Celts in the Balkans?? They were born near there! But first ‘they’ aren’t that simple. The Celts were a diverse, hard-to-define lot who began outside of recorded history.
Back in prehistoric (when nobody knew how to write history) times in central Europe, a culture developed that left distinctive artifacts so archaeologists could dig them up and write about them. Archaeologists duly dug up the stuff, studied it, and called it the Hallstatt culture, 1200 BC to 500 BC. According to Wikipedia “It is commonly associated with Proto-Celtic and Celtic populations in the Western Hallstatt zone and with (pre-)Illyrians in the eastern Hallstatt zone, and followed in much of its area by the La Tène culture. It is named for its type site, Hallstatt, a lakeside village in the Austrian Salzkammergut southeast of Salzburg, where there was a rich salt mine, and some 1,300 burials are known, many with fine artefacts.”
“The culture was based on farming, but metal-working was considerably advanced, and by the end of the period long-range trade within the area and with Mediterranean cultures was economically significant. Social distinctions became increasingly important, with emerging elite classes of chieftains and warriors, and perhaps those with other skills. Society was organized on a tribal basis, though very little is known about this. Only a few of the largest settlements, like Heuneburg in the south of Germany, were towns rather than villages by modern standards.”
The first Celts written about were a tribe called the Boii, seemingly from what is now the Czech Republic. The Boii gave their name to the area – Bohemia. Wikipedia says “From all the different names of the same Celtic people in literature and inscriptions it is possible to abstract a Continental Celtic segment, boio-. There are two major derivations of this segment, both presupposing that it belongs to the family of Indo-European languages: from ‘cow’ and from ‘warrior.’ The Boii would thus be either “the herding people” or “the warrior people….” Their memory also survives in the modern regional names of Bohemia (Boiohaemum), a mixed-language form from boio- and Proto-Germanic *haimaz, “home”: “home of the Boii,” and ‘Bayern’, Bavaria, which is derived from the GermanicBaiovarii tribe (Germ. *baja-warjaz: the first component is most plausibly explained as a Germanic version of Boii; the second part is a common formational morpheme of Germanic tribal names, meaning ‘dwellers’, as in Old English-ware);[note 1] this combination “Boii-dwellers” may have meant “those who dwell where the Boii formerly dwelt”.
“The Boii first appear in history in connection with the Gallic invasion of north Italy, 390 BC, when they made the Etruscan city of Felsina their new capital, Bononia (Bologna)…. According to the ancient authors, the Boii arrived in northern Italy by crossing the Alps. While of the other tribes who had come to Italy along with the Boii, the Senones, Lingones and Cenomani are also attested in Gaul at the time of the Roman conquest. It remains therefore unclear where exactly the Central European origins of the Boii lay, if somewhere in Gaul, Southern Germany or in Bohemia.”
Boii on the Danube
“From the 4th century BC, Celtic groups pushed into the Carpathian region and the Danube basin, coinciding with their movement into Italy. The Boii and Volcae were two large Celtic confederacies who generally cooperated in their campaigns. Splinter groups moved south via two major routes: one following the Danube river, another eastward from Italy. According to legend, 300,000 Celts moved into Italy and Illyria. By the 3rd century, the native inhabitants of Pannonia were almost completely Celticized. La Tène remains are found widely in Pannonia, but finds westward beyond the Tisza river and south beyond the Sava are rather sparse.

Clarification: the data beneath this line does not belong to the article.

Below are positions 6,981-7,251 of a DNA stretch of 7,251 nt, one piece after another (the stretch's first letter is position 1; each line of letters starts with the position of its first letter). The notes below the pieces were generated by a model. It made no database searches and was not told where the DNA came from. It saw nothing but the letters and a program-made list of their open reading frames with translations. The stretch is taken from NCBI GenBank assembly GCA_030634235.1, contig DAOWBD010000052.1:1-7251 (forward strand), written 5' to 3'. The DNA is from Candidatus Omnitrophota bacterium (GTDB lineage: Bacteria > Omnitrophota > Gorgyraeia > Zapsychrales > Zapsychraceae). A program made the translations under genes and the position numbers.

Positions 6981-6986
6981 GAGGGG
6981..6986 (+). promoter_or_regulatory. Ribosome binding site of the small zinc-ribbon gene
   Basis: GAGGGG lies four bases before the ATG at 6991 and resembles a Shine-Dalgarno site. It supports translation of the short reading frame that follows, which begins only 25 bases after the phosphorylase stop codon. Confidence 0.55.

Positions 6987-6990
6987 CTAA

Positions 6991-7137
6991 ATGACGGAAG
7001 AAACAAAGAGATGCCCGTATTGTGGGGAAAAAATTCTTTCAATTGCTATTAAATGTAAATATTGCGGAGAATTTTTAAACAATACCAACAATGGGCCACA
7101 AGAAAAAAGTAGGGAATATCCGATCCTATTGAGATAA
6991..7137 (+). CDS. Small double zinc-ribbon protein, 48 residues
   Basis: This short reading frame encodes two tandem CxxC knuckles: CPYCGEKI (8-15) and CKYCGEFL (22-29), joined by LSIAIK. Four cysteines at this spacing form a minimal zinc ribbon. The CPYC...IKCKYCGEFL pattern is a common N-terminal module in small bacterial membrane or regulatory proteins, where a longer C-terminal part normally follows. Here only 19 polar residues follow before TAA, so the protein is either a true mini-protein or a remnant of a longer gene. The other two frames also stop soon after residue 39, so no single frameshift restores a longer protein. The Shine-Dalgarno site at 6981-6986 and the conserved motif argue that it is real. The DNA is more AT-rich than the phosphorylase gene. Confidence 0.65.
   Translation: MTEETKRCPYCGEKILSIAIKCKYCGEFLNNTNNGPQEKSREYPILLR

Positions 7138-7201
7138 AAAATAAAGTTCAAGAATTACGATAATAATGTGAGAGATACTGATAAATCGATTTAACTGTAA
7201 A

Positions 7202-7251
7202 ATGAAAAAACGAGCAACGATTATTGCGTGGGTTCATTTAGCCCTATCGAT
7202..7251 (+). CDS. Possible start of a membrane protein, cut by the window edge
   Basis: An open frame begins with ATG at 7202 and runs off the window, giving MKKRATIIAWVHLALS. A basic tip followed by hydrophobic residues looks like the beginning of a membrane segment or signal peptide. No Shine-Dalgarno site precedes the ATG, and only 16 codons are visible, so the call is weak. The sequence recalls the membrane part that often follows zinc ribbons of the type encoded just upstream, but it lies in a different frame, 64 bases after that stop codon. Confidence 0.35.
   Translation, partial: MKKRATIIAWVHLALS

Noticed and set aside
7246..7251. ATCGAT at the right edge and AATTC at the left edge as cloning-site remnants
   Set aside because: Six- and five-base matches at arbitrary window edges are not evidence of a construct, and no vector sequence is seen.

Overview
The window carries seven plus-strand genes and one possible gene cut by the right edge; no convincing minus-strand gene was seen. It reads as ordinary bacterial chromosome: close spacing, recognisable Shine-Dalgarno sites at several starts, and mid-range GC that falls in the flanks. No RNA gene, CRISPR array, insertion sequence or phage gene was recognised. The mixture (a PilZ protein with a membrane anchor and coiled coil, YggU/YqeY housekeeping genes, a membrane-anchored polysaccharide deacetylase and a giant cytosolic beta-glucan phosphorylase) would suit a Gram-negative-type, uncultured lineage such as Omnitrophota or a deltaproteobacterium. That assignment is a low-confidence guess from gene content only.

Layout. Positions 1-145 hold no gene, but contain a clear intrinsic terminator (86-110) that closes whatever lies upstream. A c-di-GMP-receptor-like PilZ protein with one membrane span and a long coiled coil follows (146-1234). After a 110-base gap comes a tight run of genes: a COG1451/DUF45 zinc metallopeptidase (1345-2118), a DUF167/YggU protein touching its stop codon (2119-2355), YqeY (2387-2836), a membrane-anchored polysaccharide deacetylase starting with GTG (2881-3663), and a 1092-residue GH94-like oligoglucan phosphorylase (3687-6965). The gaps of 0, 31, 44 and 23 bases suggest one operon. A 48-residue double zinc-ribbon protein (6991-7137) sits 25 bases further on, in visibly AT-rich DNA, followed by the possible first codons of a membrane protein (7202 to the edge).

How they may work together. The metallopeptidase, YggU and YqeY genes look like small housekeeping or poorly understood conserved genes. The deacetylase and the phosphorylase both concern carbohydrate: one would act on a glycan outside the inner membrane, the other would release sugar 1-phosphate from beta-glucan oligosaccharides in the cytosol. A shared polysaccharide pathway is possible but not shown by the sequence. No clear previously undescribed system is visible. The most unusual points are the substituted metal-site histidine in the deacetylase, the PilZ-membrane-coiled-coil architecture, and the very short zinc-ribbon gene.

These finds are deemed to have been locally produced Norican-Pannonian variation of Celtic culture. Nevertheless, features are encountered that suggest ongoing contacts with distant provinces such as Iberia. The fertile lands around the Pannonian rivers enabled the Celts to establish themselves easily, developing their agriculture and pottery, and at the same time exploiting the rich mines of modern Poland. Thus, it appears that the Celts had created a new homeland for themselves in the southern part of Central Europe; in a region stretching from Poland to the river Danube.“
We’re now in the year 280 BC, when a coalition of Celtic tribes attempted to invade Greece. Like the Celtic invasion of Italy, the Greek expedition was unsuccessful, at great cost to the Celts. However, a sideshow of that invasion was a push to cross the Bosporus into Anatolia (now Turkey). In 277 BC they succeeded by forming an alliance with a local ruler. Once in Anatolia they had to fight more powerful opponents, eventually being pushed into a relatively barren highlands, where they were able to establish themselves as a ruling class.
So how did these Celts end up in a place supposedly named after them – Galatia? Two reasons: 1. They actually came from Gaul – the name the Romans gave to the area in what is now France that was then inhabited by Celtic tribes. 2. By the time these Celtic tribes – the Volcae and Tectosages – arrived in Anatolia, the Roman Empire was expanding. The Romans were by then calling all Celts by the name they invented when they first encountered them back west – Gauls. So Galatia was the land of the Gauls.
“Upon the death of Deiotarus, the Kingdom of Galatia was given to Amyntas, an auxiliary commander in the Roman army of Brutus and Cassius who gained the favor of Mark Antony. After his death in 25 BC, Galatia was incorporated by Augustus into the Roman Empire, becoming a Roman province. Near his capital Ancyra (modern Ankara), Pylamenes, the king’s heir, rebuilt a temple of the Phrygian god Men to venerate Augustus (the Monumentum Ancyranum), as a sign of fidelity. It was on the walls of this temple in Galatia that the major source for the Res Gestae of Augustus were preserved for modernity. Few of the provinces proved more enthusiastically loyal to Rome. Josephus related the Biblical figure Gomer to Galatia (or perhaps to Gaul in general): “For Gomer founded those whom the Greeks now call Galatians, [Galls], but were then called Gomerites.” Others have related Gomer to Cimmerians. Paul the Apostle visited Galatia in his missionary journeys, and wrote to the Christians there in the Epistle to the Galatians. Although originally possessing a strong cultural identity, by the 2nd century AD, the Galatians had become assimilated (Hellenization) into the Hellenistic civilization of Anatolia. The Galatians were still speaking the Galatian language in the time of St. Jerome (347–420 AD), who wrote that the Galatians of Ancyra and the Treveri of Trier (in what is now the Rhineland) spoke the same language (Comentarii in Epistolam ad Galatos, 2.3, composed c. 387). In an administrative reorganisation (c. 386–395), two new provinces succeeded it, Galatia Prima and Galatia Secunda or Salutaris, which included part of Phrygia. The fate of the Galatian people is a subject of some uncertainty, but they seem ultimately to have been absorbed into the Greek-speaking populations of Anatolia.”